9.7 In early May I received details of her similar sister ship which was equipped to handle international standard 20 tonne containers. With the backing of the Board I arranged for Christopher and myself to visit Norway and view the ship at Stavanger. This we did in company with my Norwegian friends. The ship was in "medium condition", requiring some repair and maintenance work. We reported back to the Board who instructed me to negotiate for her purchase. The owners proved very difficult to deal with and would not commit themselves to a firm offer and eventually negotiations had to be broken off.
9.8 In June "Gry Maritha" came back on the market and the Board instructed me to go and view her, this time Christopher intimating that he did not wish to go. I visited the ship while she was in drydock and refitting at Kolvereid a small village North of Trondheim. I carried out a full survey myself, took the ship on a short sea trial and opened preliminary negotiations with the owner who was also the ship's captain. The ship was equipped with a "Macgregor" side shifter pallet lift and a 5 tonne crane. Very few ships on the market of the size we required were equipped with suitable cranes ,this one was. The side shifter was an added bonus and was exactly the system that had caught my imagination in 1980. On my return from Norway I discussed the ship in detail with the board and they instructed me to firm up negotiations and agree a price with the owner. By late July I had agreed the deal at a price of ,650,000, (so far as I recall,I do not now have access to the relevant paper), to take over the ship at Trondheim in early September. I arranged to forward purchase the currency and agreed the contract terms through my agents in Norway.
Concurrently with these negotiations I arranged ship mortgage finance for the purchase through my contacts in the financial world. I obtained an extremely good deal in terms of interest (2.5% over base) and repayment period (10 years) with Messrs Lombard. See exhibit # 9.9 which is a newspaper article about the new ship.
9.10 The Company had no storage facilities at Penzance or covered accommodation for the reception of goods. This had always placed a major constraint on operations and for many years goods could only be received for direct loading onto the ship. I realised that the Gry Maritha was small enough to be able to berth at the only quayside warehouse available at Penzance, in fact the only such warehouse nearer to the Islands than Falmouth. With minor modifications we would be able to load the ship direct from the warehouse using the side shifter pallet hoist. Accordingly I commenced negotiations with the owners who were Penwith District Council who were also the harbour authority. The negotiations were tough, the Company having had a hard deal from the authority for many years (see below); nevertheless a figure was agreed and correspondence exchanged such that we would expect to take over the warehouse (previously a fish market) in time for the arrival of the new ship.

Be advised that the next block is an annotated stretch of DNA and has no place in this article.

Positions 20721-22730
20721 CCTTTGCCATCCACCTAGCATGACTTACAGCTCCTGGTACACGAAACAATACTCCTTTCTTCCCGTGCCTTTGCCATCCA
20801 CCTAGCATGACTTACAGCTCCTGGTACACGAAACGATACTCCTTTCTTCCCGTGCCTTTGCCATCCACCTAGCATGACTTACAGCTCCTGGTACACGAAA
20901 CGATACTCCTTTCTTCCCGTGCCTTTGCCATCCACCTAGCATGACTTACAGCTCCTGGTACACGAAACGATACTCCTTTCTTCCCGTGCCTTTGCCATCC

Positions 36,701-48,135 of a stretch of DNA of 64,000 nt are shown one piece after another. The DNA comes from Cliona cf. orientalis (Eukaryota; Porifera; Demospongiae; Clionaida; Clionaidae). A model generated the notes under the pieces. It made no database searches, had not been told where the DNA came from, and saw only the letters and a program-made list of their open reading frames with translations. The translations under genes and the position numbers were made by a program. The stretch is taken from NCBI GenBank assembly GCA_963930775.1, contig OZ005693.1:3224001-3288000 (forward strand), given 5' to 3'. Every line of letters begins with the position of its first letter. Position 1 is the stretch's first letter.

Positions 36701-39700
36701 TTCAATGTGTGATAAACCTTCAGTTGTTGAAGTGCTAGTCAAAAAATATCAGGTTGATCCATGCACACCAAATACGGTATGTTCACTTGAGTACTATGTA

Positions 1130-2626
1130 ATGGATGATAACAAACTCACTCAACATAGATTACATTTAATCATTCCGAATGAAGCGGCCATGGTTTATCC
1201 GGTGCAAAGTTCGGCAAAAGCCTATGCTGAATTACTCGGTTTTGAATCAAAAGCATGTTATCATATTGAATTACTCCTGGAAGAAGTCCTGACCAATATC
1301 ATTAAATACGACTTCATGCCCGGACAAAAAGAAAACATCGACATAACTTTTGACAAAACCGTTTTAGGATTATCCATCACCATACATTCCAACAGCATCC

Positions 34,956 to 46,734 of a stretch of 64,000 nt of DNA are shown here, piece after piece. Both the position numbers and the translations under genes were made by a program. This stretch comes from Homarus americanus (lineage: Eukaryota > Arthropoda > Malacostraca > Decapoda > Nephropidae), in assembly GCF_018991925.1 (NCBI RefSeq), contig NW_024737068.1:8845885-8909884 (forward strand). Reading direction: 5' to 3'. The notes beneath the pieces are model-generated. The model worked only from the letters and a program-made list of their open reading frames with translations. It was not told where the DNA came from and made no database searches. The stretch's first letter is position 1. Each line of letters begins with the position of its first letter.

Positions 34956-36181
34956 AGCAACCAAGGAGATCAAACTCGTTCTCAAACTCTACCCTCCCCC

9.11 Once the contract for the new ship was signed I advertised for a master in the local press. I prepared job specifications for all the crew and draft terms of employment. I was determined that the operation of this new ship would not be dogged by demarcation and union disputes, either by the crew or by the dockers at Penzance or St Mary's and specified a total flexible working scheme which included the provision that the crew did all cargo work on board. This was another innovation for the Company. On the Scillonian crew stood by and watched while shore based staff did all the cargo work!
I prepared a short list of applicants and Christopher joined me for the interviews and we selected Capt. John Gooding of Penzance. I then advertised for crew and these were appointed by me in conjunction with the new captain. I also arranged for an additional mate solely for the international delivery voyage from Trondheim to Penzance.
9.12 I felt it right that the ship should be registered in the U K, the Board agreed and I made the necessary arrangements with the Department of Transport for provisional safety and load line certificates under the merchant shipping acts. This also required application to the Registrar of British Ships, Bureaux Veritas in London and Oslo and the British Consul in Kristiansund and the Norwegian Ship Register in Bronnoysund the ship's original port of registry.
I opened an account with the Nordbanken Bank in Trondheim so that I could conduct transactions there when dealing with the final arrangements. I made contact with a notary in Oslo to help with the legal side and arranged for my friend Lars Jacobsen of Haugesund to meet me in Trondheim to assist with the takeover survey. This would be done with the ship afloat as I had already done a complete dry dock survey on my first visit.
Finally I arranged provisional insurance cover through my broker at Lloyd's of London to cover the voyage home and subsequent trading in U K waters.